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      Analysis of Spatial Spread Relationships of Coronavirus (COVID-19) Pandemic in the World using Self Organizing Maps

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          Abstract

          We describe in this paper an analysis of the spatial evolution of coronavirus pandemic around the world by using a particular type of unsupervised neural network, which is called self-organizing maps. Based on the clustering abilities of self-organizing maps we are able to spatially group together countries that are similar according to their coronavirus cases, in this way being able to analyze which countries are behaving similarly and thus can benefit by using similar strategies in dealing with the spread of the virus. Publicly available datasets of coronavirus cases around the globe from the last months have been used in the analysis. Interesting conclusions have been obtained, that could be helpful in deciding the best strategies in dealing with this virus. Most of the previous papers dealing with data of the Coronavirus have viewed the problem on temporal aspect, which is also important, but this is mainly concerned with the forecast of the numeric information. However, we believe that the spatial aspect is also important, so in this view the main contribution of this paper is the use of unsupervised self-organizing maps for grouping together similar countries in their fight against the Coronavirus pandemic, and thus proposing that strategies for similar countries could be established accordingly.

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          Most cited references16

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          World Health Organization declares global emergency: A review of the 2019 novel coronavirus (COVID-19)

          An unprecedented outbreak of pneumonia of unknown aetiology in Wuhan City, Hubei province in China emerged in December 2019. A novel coronavirus was identified as the causative agent and was subsequently termed COVID-19 by the World Health Organization (WHO). Considered a relative of severe acute respiratory syndrome (SARS) and Middle East respiratory syndrome (MERS), COVID-19 is caused by a betacoronavirus named SARS-CoV-2 that affects the lower respiratory tract and manifests as pneumonia in humans. Despite rigorous global containment and quarantine efforts, the incidence of COVID-19 continues to rise, with 90,870 laboratory-confirmed cases and over 3,000 deaths worldwide. In response to this global outbreak, we summarise the current state of knowledge surrounding COVID-19.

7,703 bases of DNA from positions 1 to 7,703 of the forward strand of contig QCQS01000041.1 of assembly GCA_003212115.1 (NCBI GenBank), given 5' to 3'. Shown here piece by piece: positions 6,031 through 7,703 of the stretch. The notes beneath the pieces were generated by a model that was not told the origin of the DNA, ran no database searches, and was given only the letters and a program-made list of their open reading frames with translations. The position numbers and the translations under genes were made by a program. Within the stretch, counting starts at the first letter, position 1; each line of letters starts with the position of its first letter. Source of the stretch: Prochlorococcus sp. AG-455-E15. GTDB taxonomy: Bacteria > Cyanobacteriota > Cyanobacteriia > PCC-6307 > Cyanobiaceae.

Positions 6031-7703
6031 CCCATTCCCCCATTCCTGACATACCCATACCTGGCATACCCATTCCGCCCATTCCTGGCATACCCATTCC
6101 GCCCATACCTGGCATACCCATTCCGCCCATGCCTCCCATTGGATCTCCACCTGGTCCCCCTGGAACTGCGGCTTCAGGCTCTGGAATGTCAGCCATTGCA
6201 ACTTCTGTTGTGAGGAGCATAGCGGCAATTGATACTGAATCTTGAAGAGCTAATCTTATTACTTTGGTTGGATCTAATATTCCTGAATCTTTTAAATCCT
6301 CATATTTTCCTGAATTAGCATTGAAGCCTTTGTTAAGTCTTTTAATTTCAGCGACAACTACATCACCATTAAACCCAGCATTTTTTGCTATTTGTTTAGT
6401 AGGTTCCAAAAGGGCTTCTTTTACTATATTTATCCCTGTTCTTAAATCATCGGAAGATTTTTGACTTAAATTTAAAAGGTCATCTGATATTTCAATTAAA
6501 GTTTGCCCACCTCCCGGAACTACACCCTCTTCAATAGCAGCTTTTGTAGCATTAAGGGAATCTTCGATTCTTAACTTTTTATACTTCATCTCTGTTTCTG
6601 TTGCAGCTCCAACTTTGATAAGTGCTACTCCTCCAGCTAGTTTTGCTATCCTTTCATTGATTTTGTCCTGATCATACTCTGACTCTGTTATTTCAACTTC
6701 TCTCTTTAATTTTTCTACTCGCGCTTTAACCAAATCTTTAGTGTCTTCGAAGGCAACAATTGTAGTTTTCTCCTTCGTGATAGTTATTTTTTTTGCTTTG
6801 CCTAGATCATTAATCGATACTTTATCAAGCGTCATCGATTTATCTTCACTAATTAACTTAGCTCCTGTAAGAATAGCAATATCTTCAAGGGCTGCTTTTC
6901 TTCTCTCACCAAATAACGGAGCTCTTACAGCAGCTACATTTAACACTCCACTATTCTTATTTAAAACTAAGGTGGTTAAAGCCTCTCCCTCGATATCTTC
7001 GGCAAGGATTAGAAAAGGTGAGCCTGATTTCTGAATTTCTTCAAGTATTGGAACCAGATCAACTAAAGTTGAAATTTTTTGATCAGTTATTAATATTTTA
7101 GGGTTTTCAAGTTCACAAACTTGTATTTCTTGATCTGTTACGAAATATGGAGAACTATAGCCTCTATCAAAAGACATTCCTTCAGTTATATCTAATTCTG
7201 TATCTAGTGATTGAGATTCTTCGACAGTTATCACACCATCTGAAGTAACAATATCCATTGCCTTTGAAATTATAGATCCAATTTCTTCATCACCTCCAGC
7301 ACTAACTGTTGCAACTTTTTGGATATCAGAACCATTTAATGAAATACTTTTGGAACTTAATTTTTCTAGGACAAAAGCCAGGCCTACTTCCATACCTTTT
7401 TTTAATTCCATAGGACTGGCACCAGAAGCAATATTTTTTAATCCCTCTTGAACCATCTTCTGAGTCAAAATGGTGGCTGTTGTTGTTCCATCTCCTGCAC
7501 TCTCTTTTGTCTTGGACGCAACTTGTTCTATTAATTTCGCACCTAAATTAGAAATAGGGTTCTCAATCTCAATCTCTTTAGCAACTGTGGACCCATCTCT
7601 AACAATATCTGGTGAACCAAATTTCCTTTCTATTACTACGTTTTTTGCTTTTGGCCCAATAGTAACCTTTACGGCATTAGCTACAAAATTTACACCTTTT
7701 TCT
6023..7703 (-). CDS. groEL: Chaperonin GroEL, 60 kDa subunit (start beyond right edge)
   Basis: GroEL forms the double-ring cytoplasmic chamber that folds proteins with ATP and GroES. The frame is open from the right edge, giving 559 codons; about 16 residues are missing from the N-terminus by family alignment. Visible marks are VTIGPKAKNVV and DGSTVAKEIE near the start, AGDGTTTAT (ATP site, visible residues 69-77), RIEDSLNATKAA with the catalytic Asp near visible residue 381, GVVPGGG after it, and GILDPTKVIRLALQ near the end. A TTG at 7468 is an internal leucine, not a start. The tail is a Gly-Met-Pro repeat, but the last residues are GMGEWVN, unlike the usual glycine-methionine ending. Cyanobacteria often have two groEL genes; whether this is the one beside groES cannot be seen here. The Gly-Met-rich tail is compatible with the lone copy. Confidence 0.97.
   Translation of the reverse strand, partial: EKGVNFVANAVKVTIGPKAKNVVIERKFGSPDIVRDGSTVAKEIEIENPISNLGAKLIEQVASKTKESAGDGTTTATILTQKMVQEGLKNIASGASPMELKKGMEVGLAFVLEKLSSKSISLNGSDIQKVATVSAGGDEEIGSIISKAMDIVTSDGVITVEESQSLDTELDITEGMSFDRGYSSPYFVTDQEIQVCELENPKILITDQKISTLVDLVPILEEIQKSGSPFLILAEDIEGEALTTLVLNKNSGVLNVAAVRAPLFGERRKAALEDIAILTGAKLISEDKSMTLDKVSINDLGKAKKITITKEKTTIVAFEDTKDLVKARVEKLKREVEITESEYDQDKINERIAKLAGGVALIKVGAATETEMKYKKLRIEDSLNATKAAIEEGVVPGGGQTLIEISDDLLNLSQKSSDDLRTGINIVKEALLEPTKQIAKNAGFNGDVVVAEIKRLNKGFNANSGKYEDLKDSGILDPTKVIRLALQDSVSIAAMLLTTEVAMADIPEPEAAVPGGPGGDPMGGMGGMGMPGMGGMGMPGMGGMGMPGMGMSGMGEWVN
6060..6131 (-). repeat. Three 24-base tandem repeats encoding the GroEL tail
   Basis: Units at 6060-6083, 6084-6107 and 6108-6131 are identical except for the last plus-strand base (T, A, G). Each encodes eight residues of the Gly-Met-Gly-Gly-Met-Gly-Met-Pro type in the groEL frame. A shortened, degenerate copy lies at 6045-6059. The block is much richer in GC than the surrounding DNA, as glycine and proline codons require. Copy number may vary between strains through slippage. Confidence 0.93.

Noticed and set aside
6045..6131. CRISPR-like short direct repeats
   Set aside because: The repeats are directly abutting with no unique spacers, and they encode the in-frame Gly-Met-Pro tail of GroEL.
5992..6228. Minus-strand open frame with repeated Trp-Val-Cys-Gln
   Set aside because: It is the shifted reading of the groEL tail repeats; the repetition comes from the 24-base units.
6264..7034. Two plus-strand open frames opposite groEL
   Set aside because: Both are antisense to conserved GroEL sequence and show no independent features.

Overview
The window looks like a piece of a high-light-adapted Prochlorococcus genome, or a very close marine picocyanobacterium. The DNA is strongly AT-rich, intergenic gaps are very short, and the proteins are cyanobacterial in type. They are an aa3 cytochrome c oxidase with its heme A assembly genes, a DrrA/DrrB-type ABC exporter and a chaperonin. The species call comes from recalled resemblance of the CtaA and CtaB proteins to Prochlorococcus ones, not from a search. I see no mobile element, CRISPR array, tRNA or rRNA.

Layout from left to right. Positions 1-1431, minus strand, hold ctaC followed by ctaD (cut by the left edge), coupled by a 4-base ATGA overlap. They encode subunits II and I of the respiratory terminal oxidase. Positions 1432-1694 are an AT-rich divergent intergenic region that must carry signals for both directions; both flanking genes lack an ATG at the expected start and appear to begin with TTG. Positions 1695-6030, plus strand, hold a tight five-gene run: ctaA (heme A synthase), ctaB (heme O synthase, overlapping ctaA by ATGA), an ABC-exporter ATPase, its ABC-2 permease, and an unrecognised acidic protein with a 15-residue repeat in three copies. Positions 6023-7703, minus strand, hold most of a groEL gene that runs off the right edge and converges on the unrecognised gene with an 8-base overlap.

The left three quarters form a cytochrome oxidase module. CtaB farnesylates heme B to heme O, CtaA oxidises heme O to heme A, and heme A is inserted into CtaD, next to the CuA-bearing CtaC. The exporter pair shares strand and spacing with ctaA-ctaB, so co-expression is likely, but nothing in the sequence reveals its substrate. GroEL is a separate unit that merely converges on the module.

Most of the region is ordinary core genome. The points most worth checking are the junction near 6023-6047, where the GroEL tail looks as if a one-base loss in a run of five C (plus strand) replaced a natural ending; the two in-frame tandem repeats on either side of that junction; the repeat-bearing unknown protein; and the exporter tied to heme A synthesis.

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            COVID-19 infection: Origin, transmission, and characteristics of human coronaviruses

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              Analysis and forecast of COVID-19 spreading in China, Italy and France

              Highlights • Epidemic spreading • COVID19 • SIR model • Recursive relations and non linear fitting
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                Author and article information

                Contributors
                Journal
                Chaos Solitons Fractals
                Chaos Solitons Fractals
                Chaos, Solitons, and Fractals
                Elsevier Ltd.
                0960-0779
                0960-0779
                21 May 2020
                21 May 2020
                Affiliations
                [0001]Tijuana Institute of Technology, Tijuana, Mexico
                Author notes
                [* ]Corresponding author pmelin@ 123456tectijuana.mx
                Article
                S0960-0779(20)30317-9 109917
                10.1016/j.chaos.2020.109917
                7241408
                d4d65e52-eb9d-453d-b334-436ba44c78bb
                © 2020 Elsevier Ltd. All rights reserved.

                Since January 2020 Elsevier has created a COVID-19 resource centre with free information in English and Mandarin on the novel coronavirus COVID-19. The COVID-19 resource centre is hosted on Elsevier Connect, the company's public news and information website. Elsevier hereby grants permission to make all its COVID-19-related research that is available on the COVID-19 resource centre - including this research content - immediately available in PubMed Central and other publicly funded repositories, such as the WHO COVID database with rights for unrestricted research re-use and analyses in any form or by any means with acknowledgement of the original source. These permissions are granted for free by Elsevier for as long as the COVID-19 resource centre remains active.

                Categories
                Article

                coronavirus,spatial similarity,self-organizing maps,neural networks

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